The end of the affair

The end of the affair

Human nature is unreliable, so we must know what values we will uphold

Robert Brooks
Editor

In Düsseldorf a few years ago, I was invited to a large, crowded party at the closing of GIFA. It was a generous and gracious affair, and the hosts had decided that the entertainment and menu would feature not just the local cuisine but also the specialties of the world. Thus, there were sideboards and tables over laden with German, French, Italian, Mexican, Indian, Chinese, Japanese, and other national and regional specialties, appetizers, drinks, and desserts. It was an impressive and tempting scene, the only drawback of which (for me) was the American menu: the fried chicken was so overcooked it managed to be dry and yet still greasy, and the corn-on-the-cob was boiled nearly to mush. Remaining grateful for the hospitality, I wondered if other guests were similarly disappointed that the pretense had failed.

If I had decided to turn over tables and smash the glassware this analogy to the ongoing calamity in the European Union might seem a little clearer, but the message might be lost: The success of a party relies as much on the graciousness of the guests as it does on the generosity of the hosts. At the same time, it’s possible to push expectations too far: we should learn to recognize and value things as they are, and not risk too much by pretending they may yet become what obviously they are not. Above all, we are individually responsible for our own comfort and success.

As the European monetary union seems to be crumbling, the efforts to hold it together are so tendentious as to make one question why this should be considered a “community” at all. They have had a currency in common, but attitudes about financial responsibility, social obligations, and respect for law obviously vary from one end of the continent to another. Without prosperity to float the premise of a community, the union is revealed to be only as durable as its most disgraceful citizens will allow it to be. Note, too, that the EU has never officially included some of the more prosperous (Norway), or cautious (Switzerland), or independent nations (U.K.) we think of as “Europe.” They seem to have recognized instinctively that something was not perfectly sound. The opportunistic appeal was not enough to draw them into the union.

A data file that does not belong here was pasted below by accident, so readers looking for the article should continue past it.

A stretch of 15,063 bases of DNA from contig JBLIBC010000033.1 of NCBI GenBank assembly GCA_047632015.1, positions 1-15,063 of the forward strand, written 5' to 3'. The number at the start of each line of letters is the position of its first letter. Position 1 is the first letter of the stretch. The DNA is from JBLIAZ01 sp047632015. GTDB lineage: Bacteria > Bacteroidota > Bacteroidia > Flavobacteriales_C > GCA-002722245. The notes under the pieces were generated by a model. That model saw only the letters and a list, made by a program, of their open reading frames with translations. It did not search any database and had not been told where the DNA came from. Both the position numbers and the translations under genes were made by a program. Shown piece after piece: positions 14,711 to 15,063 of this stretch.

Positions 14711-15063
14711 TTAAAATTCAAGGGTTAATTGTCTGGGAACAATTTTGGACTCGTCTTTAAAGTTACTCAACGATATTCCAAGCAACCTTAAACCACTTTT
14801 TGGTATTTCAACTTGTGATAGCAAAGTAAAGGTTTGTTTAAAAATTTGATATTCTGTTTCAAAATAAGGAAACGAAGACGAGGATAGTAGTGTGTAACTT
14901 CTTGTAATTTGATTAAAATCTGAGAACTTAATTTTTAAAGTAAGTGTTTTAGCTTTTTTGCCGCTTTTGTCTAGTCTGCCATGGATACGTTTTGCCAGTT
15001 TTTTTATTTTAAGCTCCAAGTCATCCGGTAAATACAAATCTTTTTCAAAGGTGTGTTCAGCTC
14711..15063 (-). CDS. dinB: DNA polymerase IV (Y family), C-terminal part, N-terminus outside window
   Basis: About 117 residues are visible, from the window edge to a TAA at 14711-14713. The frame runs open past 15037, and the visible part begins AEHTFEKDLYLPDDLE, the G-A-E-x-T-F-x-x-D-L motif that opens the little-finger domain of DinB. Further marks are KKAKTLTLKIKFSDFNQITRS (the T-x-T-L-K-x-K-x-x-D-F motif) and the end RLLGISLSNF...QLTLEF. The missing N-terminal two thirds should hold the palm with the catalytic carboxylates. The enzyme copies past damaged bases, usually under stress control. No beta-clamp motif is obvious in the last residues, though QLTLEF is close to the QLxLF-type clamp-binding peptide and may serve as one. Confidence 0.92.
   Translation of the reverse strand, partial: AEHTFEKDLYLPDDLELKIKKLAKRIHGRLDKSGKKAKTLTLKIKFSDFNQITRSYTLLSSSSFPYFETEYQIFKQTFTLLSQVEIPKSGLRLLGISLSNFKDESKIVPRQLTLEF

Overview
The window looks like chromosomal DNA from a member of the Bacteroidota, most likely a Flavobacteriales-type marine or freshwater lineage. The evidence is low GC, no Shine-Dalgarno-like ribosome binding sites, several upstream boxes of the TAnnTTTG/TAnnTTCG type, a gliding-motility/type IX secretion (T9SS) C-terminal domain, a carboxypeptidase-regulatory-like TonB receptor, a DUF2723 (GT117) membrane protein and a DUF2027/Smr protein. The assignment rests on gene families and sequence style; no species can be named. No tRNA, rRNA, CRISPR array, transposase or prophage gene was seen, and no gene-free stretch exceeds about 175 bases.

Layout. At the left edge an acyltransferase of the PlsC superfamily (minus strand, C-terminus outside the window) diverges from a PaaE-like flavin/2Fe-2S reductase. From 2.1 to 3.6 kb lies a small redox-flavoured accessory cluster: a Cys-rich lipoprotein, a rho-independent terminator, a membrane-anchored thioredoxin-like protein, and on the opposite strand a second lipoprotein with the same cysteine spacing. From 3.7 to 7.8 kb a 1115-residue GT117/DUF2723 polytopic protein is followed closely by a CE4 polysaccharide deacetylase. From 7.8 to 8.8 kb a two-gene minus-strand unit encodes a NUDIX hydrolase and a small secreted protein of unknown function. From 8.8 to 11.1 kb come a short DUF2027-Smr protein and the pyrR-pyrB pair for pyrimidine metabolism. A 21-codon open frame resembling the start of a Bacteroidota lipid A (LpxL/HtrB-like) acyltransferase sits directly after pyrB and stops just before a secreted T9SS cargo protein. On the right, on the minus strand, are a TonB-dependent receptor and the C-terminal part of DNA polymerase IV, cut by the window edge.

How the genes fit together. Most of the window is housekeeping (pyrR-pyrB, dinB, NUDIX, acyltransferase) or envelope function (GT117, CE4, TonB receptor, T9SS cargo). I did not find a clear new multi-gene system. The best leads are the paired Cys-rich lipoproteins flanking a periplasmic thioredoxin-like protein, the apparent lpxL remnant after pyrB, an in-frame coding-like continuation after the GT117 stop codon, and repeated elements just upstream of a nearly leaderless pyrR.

Ultimately, one must acknowledge that the EU depends not on promises of diversity and prosperity, but on reliable, thrifty, and determined citizens promoting those same qualities in their leaders. If there are not enough of the former, there can be no expectation of the latter. And if there is no one to speak for and lead the EU, then why should those responsible citizens support it?

These points do not pertain only to Europe, where the problem is most apparent. They’re also relevant in this country, where citizens in some states demand too much in benefits and the businesses are too used to subsidies, and the administrators and elected officials are too timid or irresponsible to tell them the money is running out. We have examples of bad behavior here, and some intimations of violence, too, so we must not believe that we are beyond the sort of desperation now showing on CNBC. But, our union was conceived and established as an enterprise of individual opportunity, not general prosperity, and thus responsibility, not privilege. I hope that makes maintaining and defending it a more worthy proposition for citizens.

What we are dealing with is human nature and the willingness of individuals to maintain a civilization. We’re not savages, but neither are we pets. The hard work has mostly been done, but we must do more than soak up the benefits. We have a duty, to ourselves and our posterity, to maintain the standards of civilization. We have to work and pay taxes, to cover the cost of all this we value, and we have to defend the principles that define it and make it possible. Finally, we have to judge what we will tolerate, and what we will not tolerate.

Human nature is unreliable. Most people avoid risk to such an extent that they will surrender some wealth or privilege to gain security. Some people apparently act out violently when their financial security is threatened. We know, too, that there are some who readily take advantage of individuals’ desire for wealth or security — which is the simplest explanation for the fact that billions of souls remain neither prosperous nor free. Watching the peace and prosperity flame out is troubling, but if that spectacle threatens us then we have to wonder what values we will work to uphold.

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